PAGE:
Here is a quick video explaining the protocol.
Liver Protocol basics. The liver is the largest internal organ, the right lobe is 5-6 times larger than the left. Normally measures about 15 cm at mid clavicular line in adults, there is much variation in pediatric populations by age and size. The liver is covered by a layer of connective tissue referred to as Glisson’s capsule. The liver is normally more echogenic then the renal cortex. Order of echogenicity highest to lowest renal sinus> pancreas>liver>spleen>renal cortex >renal medullary pyramids The liver is drained by the hepatic veins of which there is usually 3, Left, Middle and Right. They connect to the IVC which drain into the right atrium. The liver is fed oxygenated blood by the hepatic artery and portal vein. Here is the basic sonographic protocol for scanning the liver.
Your first image is of the lateral left lobe including the in a longitudinal plane.
Moving medial you’ll encounter the aorta. Be sure to include the celiac and superior mesenteric arteries
The following image should include the caudate lobe and ligamentum venosum followed by the inferior vena cava.
Next up is the gallbladder you can scan subcostally, having the patient take a deep breath and holding it or through the ribs. From here on you’ll be interrogating the right lobe of the liver. Here you can encounter the portal triad (portal vein, common bile duct and hepatic artery) and the gallbladder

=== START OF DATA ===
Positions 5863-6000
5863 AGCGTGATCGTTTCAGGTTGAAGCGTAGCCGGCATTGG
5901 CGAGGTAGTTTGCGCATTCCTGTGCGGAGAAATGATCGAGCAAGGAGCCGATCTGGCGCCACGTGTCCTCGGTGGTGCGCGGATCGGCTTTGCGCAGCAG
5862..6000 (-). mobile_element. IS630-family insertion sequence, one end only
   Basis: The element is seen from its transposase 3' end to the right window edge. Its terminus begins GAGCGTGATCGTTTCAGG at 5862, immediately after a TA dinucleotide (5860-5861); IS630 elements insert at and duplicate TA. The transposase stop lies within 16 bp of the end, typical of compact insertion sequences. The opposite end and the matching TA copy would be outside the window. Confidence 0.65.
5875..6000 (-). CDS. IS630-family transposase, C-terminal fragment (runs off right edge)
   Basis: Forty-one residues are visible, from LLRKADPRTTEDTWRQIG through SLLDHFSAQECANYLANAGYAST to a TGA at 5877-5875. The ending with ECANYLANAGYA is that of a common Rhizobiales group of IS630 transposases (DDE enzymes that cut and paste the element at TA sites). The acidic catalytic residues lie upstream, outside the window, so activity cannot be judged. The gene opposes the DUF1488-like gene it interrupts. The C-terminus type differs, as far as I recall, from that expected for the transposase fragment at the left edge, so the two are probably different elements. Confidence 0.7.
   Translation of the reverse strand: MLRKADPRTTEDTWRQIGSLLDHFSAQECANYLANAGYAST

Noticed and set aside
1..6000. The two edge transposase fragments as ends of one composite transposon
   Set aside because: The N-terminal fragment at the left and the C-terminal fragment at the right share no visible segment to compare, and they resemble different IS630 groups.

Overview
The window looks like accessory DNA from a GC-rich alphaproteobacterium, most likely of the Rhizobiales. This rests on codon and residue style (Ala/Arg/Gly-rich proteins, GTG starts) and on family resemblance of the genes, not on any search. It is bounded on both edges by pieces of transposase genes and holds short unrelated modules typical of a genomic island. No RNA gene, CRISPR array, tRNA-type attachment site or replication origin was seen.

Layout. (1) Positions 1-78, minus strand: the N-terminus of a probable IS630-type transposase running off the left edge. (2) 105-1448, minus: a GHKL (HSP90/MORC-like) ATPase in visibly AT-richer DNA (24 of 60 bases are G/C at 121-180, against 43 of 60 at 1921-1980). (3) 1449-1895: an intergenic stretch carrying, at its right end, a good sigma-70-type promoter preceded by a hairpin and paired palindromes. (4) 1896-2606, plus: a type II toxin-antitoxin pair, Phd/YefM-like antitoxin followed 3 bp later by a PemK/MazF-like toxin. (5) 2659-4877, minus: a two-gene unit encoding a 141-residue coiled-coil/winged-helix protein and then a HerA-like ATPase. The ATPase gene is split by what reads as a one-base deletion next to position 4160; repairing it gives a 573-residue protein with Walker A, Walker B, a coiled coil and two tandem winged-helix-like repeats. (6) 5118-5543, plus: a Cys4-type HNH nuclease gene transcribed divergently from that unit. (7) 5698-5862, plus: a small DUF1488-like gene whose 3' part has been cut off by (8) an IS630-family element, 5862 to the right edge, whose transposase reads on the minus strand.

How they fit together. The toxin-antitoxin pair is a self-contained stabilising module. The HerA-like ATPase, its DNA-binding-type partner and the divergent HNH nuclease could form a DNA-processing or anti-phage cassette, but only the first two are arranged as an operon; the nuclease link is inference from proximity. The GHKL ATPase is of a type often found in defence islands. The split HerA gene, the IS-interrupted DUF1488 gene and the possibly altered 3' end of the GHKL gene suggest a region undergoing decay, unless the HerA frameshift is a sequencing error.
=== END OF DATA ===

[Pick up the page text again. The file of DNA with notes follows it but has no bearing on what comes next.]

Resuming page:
Moving laterally again through either between or under the ribs at the midclavicular line you can get the liver in its longest span and measure in a craniocaudal fashion.
Further lateral you’ll encounter the right kidney. The kidney should be less echogenic to the liver. You can also assess the diaphragm, check for pelural effusion or free fluid in Morrison’s pouch. Be sure to image the dome of the liver.
Moving on to the transverse views begin again in the left lobe angling superior. You can see segments I, II and II of the liver along with the left portal vein.
Angling caudally you can see more of segment II and segment I i.e. caudate lobe. Also imaged here is the intrahepatic IVC and aorta .
Angling further down you’ll encounter the pancreas and mesenteric vasculature. In very young or slender patients you may be able to see the kidneys on either side of the vertebrae.
Moving back up and angling slightly obliquely you can see the hepatic veins, a view know as the “playboy bunny” sign.
Next is the right and left portal veins as well as the IVC.
Transverse right lobe.